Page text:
Let me show you an exercise I like to do with clients.
There’s this tool called an Ibbotson Graph. It basically shows how the stock market has done over the past century (if you shoot me an email I can send you a copy) including major events that caused volatility in the market. I have one on display in my office signed by I’m guessing the guy who created it, Mr. Ibbotson as well as one on my computer.
First, let’s look at a small segment of the timeline (WARNING: the following photo may cause stress.)
This is a snapshot of how small-cap and large-cap stocks did from about 1970-1975. During this time of extreme volatility, many were probably worried about how the market performed. But, we must remember that you are not investing merely for five years, but rather for many decades.
Although we look at the above graph and get scared, when we zoom out a little, the lines suddenly start to smooth out.
And if we zoomed all the way out, suddenly the picture becomes clear, over the long-term Mr. Market continues to increase.
My desire in taking you through this exercise is to show you that although you can’t control how the stock market and your TSP performs, you should not worry.
Now let’s talk about some of the things you can control and should be paying attention to.
Things you control
The performance of the TSP is obviously out of your control for the most part. You can’t decide if the market goes up or down and when that happens.
But, you can control your allocation.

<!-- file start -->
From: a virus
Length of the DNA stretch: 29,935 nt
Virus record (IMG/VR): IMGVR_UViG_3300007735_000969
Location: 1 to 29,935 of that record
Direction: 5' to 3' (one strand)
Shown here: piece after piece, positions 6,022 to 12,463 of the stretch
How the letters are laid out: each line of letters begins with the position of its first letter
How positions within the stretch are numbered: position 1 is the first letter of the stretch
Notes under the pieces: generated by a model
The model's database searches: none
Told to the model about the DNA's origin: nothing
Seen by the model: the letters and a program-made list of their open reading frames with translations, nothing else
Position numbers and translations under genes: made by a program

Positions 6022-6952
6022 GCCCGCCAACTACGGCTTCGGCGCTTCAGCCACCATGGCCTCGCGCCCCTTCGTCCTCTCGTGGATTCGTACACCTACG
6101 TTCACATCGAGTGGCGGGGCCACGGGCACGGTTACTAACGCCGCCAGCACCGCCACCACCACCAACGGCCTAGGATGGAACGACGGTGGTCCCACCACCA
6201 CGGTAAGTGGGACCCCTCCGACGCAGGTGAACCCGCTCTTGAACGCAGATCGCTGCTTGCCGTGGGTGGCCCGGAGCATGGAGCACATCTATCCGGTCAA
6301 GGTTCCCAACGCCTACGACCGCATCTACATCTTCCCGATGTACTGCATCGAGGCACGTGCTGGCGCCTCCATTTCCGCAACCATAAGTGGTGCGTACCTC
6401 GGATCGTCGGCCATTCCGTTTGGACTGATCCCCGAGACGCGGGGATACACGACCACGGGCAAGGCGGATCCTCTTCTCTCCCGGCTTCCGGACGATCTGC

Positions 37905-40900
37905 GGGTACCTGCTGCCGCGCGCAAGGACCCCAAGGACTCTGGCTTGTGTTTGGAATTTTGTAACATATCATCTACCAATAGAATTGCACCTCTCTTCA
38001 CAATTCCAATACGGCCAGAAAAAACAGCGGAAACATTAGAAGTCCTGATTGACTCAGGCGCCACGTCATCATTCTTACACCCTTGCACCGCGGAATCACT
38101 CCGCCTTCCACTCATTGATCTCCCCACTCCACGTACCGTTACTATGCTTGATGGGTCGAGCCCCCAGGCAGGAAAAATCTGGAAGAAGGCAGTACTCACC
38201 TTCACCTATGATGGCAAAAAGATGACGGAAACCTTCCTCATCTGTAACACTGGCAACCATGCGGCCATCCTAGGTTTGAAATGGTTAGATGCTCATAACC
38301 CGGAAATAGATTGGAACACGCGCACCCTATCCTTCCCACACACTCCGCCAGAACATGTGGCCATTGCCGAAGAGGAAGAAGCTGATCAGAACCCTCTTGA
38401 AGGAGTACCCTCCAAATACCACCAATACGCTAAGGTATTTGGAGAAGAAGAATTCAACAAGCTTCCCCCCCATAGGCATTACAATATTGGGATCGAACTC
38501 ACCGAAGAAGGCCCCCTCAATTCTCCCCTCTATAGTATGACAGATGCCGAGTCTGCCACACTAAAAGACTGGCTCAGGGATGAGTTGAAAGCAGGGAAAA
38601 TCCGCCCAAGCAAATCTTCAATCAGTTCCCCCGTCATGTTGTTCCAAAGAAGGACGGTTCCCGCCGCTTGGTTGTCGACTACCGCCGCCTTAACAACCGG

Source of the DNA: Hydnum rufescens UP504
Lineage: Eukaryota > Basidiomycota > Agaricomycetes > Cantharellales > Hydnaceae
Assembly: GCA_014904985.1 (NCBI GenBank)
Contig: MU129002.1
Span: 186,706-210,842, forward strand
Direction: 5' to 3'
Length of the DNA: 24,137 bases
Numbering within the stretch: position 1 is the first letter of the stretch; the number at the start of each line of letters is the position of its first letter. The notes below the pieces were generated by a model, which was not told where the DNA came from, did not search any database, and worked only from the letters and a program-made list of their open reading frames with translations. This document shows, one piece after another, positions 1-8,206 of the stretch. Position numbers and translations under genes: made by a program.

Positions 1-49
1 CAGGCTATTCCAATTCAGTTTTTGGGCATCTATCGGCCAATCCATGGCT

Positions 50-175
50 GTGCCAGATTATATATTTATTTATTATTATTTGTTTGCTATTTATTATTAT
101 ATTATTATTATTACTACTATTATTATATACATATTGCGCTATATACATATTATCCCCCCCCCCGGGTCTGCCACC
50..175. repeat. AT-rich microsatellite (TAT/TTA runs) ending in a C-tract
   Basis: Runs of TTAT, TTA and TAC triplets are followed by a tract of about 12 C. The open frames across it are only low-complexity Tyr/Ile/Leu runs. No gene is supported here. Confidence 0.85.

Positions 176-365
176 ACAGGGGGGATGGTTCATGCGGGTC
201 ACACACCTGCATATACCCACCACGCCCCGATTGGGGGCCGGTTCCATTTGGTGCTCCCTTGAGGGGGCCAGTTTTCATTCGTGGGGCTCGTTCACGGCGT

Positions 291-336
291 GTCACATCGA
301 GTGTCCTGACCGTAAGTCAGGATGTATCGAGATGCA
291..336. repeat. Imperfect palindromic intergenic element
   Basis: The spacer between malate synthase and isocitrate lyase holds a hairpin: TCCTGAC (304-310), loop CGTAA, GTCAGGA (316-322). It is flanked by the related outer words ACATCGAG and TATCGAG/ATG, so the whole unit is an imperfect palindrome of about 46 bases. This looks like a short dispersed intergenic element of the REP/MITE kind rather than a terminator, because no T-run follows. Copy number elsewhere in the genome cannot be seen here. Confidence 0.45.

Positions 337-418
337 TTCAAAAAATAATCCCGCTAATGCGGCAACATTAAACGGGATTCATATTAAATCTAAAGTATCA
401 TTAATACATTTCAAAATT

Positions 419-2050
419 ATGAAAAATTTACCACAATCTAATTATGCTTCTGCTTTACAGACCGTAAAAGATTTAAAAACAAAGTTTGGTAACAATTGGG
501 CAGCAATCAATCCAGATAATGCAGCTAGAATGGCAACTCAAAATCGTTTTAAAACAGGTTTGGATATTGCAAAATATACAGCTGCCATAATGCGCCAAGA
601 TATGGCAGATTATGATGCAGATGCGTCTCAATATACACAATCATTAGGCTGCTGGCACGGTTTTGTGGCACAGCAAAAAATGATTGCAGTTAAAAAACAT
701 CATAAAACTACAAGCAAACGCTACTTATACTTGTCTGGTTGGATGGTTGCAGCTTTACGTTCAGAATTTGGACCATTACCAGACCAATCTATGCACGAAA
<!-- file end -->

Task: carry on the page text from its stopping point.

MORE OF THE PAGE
Although there isn’t a “Best TSP Investment Strategy” for every person, there is a best strategy for you as an individual that takes into account your tolerance for risk as well as goals and things you’d like to accomplish with the money. This is where an allocation and strategy comes into play, and although you can do it yourself, somebody like me a financial planner with all of the tools and know-how can be of great benefit.
Another thing you can control is your contribution amount. Why settle for 5% when you’ll need more than that to live on in retirement. My guess is you haven’t figured out how much you’ll need in retirement and because of that you only contribute the minimum to receive the full match.
You see, it’s all connected.
The reason you worry about the things you can’t control is because you aren’t focusing on the things you can. Investing 5% in your TSP is awesome, but many of you will need to invest more than that to retire at the age you’d like with the lifestyle you’d like to live. This is where a plan comes in.
A plan will show you how much you need in today’s dollars to retire and meet your goals. You can control a plan, and once you have that plan, you can control the decisions that will help you get to where you want to go. I know I often talk about planning, but it’s because it’s important and WAY too many of you are neglecting to plan for one of the most significant events in your life–RETIREMENT.
This article could honestly go on forever. I can list a million and one things that you are currently worrying about that you have no control over and then list another million things that you should be focusing on but aren’t.
Start taking control of your retirement today! There’s no time like the present and time is dwindling.
– Cooper Mitchell